A boy holds a sign protesting Lynas's rare-earths processing plant in Gebeng, Malaysia. Picture: AFP Source: AFP
IN the internet era, even a 64-year-old retired math teacher can become a threat to a large company.
That, at least, is the experience of Lynas. For over a year, the Australian rare-earths mining group has come under fire from Tan Bun Teet and his band of tech-savvy campaigners here on Malaysia's South China Sea coast.
The group, called Save Malaysia Stop Lynas, has disrupted Lynas's plans to open a refinery here with a nimble, internet-based campaign, drawing nationwide support through regularly updated blogs, Twitter feeds and a Facebook page. In a recent interview, chief executive Nick Curtis said Lynas underestimated the extent to which the protesters had enlisted the organising power of the web, forcing the company to delay the opening of the plant until this past November, a full year behind schedule, and to raise money it didn't initially plan for.
Sydney-based Lynas, which is listed on the Australian Securities Exchange with a market value of $1.2 billion, appeared to be onto a winner when it broke ground for a new plant near here five years ago. Global demand for exotic materials such as lanthanum and neodymium was surging as the world's appetite for hybrid cars, wind turbines and ever-faster phones with better screens grew.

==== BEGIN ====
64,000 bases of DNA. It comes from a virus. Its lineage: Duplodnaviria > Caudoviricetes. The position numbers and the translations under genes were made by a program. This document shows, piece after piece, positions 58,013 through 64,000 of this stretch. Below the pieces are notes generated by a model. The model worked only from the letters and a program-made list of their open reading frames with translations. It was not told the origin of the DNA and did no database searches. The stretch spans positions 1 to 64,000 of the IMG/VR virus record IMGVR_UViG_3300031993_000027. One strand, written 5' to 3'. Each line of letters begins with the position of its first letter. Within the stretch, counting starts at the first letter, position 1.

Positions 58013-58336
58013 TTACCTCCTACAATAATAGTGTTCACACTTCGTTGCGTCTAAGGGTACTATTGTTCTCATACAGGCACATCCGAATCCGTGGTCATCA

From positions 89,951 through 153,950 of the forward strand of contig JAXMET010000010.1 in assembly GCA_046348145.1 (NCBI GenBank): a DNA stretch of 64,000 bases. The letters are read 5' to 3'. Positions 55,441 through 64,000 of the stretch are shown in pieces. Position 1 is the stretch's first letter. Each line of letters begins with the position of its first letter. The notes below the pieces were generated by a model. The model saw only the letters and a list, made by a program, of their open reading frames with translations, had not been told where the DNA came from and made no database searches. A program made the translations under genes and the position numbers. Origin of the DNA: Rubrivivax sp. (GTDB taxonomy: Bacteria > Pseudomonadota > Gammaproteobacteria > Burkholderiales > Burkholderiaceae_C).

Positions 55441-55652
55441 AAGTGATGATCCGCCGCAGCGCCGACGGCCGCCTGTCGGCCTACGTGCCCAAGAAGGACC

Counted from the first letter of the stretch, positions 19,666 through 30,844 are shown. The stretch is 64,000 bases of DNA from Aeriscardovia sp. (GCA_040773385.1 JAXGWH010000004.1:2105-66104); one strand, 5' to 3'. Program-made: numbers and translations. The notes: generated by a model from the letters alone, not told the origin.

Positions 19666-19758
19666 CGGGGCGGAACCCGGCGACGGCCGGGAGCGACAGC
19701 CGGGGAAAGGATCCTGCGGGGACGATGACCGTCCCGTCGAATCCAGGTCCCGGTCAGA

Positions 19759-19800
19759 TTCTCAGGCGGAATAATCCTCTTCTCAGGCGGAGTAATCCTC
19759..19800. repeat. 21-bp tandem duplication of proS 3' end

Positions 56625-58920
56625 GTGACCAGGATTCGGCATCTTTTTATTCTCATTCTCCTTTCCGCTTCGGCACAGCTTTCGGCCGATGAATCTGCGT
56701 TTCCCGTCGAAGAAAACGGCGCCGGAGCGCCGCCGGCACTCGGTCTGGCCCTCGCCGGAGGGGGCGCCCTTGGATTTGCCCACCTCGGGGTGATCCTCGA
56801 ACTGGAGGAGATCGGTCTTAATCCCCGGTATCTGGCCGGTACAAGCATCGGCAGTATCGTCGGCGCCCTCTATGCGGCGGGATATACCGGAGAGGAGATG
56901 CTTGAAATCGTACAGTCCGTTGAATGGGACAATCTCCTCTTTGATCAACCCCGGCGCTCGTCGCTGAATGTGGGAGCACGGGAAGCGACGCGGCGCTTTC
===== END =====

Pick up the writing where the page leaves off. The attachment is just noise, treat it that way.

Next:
The prospect of weakening China's choke-hold on 95 per cent of the world trade in these critical elements helped convince Malaysia's government that the project would be a success. It offered the firm a 12-year tax holiday to set up shop in Pahang, the home state of Prime Minister Najib Razak.
Instead, construction of the $US800 million Lynas refinery kicked off a venomous debate with local residents about how to handle the low-grade radioactive waste that comes from processing rare-earth elements. The company and the Malaysian government say the plant is safe.
The clash is also now spilling over into national politics as opposition firebrand Anwar Ibrahim incorporates the cause in his bid to topple the coalition that has governed this predominantly Muslim nation since independence from Britain in 1957. Elections are expected to be called this spring.
"If we can't challenge the government in the courts, then perhaps the election will change the game," says Mr Tan, a wiry, methodical 64-year-old.
Rare earths are a group of 17 elements valued for their magnetic and conductive properties. While harmless by themselves, they are frequently found mixed with potentially dangerous radioactive ores such as thorium. Separating and refining them can be complex and messy.
That has raised alarm among Malaysians who fear their government hasn't done enough to ensure the safety of the Lynas plant. "We can't trust them to do what's right," said Yu Siew Hong, a young mother who lives near the new facility.
Last month, Lynas secured a victory when the High Court in Kuantan dismissed protesters' allegations that Malaysian authorities improperly awarded the firm an operating license. The company's stock is also regaining interest among wary investors: J.P. Morgan Chase upgraded its recommendation on the shares to "buy" from "hold" in recent weeks.